herte

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Middle Dutch[edit]

Etymology[edit]

From Old Dutch herta, from Proto-Germanic *hertô, from Proto-Indo-European *ḱḗr.

Noun[edit]

herte n or f

  1. heart
  2. heart as seat of emotion
    Synonym: sin
  3. heart, middle

Inflection[edit]

This noun needs an inflection-table template.

Alternative forms[edit]

Descendants[edit]

Further reading[edit]

  • herte”, in Vroegmiddelnederlands Woordenboek, 2000
  • herte”, in Middelnederlandsch Woordenboek, 1929

Middle English[edit]

Etymology 1[edit]

From Old English heorte, from Proto-Germanic *hertô, from Proto-Indo-European *ḱḗr.

Alternative forms[edit]

Pronunciation[edit]

Noun[edit]

herte (plural hertes or herten or herte)

  1. The heart (organ in animals (sometimes as meat) and people).
  2. One's inner self; the mind or intellect:
    1. One's recollection or recall; one's ability to remember.
    2. (rare) One's intuition or sixth sense.
  3. One's feelings and beliefs, or the heart viewed as a source of them:
    1. Positive emotional feelings; cheerfulness, happiness.
    2. Bravery, resolve, or the heart viewed as a source of them.
    3. A person's temperament, attitude or behaviour.
    4. One's present mental state or attitude; how one feels.
    5. Ardour, lovingness; a strong and deep-seated liking of something.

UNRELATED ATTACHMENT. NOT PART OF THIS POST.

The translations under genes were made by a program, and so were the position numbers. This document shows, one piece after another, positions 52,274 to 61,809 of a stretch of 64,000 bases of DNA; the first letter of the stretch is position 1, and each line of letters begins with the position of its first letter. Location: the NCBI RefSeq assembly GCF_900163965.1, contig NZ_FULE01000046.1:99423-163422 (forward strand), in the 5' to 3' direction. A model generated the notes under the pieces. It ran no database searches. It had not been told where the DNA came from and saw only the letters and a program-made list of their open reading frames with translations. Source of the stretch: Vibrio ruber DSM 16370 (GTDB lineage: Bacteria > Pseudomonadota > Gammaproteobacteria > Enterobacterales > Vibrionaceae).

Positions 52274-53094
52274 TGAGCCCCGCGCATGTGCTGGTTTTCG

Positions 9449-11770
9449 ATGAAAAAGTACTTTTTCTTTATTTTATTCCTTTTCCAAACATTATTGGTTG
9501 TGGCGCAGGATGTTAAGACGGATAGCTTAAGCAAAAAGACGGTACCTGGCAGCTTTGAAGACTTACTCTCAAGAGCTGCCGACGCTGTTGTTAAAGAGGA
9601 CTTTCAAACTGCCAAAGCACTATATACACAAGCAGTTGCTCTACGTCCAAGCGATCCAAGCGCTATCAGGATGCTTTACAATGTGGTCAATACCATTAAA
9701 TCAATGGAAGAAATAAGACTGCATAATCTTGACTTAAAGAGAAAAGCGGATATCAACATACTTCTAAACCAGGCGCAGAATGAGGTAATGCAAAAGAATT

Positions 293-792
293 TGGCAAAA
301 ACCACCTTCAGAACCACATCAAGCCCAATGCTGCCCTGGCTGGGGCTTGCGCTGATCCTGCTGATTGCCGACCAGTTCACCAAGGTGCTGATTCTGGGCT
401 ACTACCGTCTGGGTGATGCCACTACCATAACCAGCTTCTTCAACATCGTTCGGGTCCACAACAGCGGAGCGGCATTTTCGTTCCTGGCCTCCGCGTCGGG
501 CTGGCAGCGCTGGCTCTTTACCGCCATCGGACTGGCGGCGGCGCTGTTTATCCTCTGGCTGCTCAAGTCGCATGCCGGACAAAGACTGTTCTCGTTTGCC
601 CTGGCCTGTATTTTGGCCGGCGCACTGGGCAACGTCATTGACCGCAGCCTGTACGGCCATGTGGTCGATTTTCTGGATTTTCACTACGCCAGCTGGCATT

6. One's soul or religious feelings and attitudes.
      • c. 1340, Dan Michel, “Vridom”, in Ayenbite of Inwyt[1], page 86:
        Ac hy habbeþ hire heꝛten zuo areꝛed ine god: þet hi ne pꝛayſeþ þe woꝛdle: bote ane botoun. and hi ne dredeþ kyng. ne eꝛl. []
        But those who have their hearts inspired by God, who don't praise the world('s ways) even a bit and who don't fear kings, earls, []
    7. (rare) Faithfulness, fidelity; keeping one's words.
  4. What one wants, especially compared to the reality of one's actions.
  5. A heart-shaped trinket made of a specified material.
  6. The core, middle, or nexus of something.
  7. (rare) Wood from the interior section of a tree.
Derived terms[edit]
Descendants[edit]
References[edit]

Etymology 2[edit]

From Old English heorot.

Noun[edit]

herte

  1. Alternative form of hert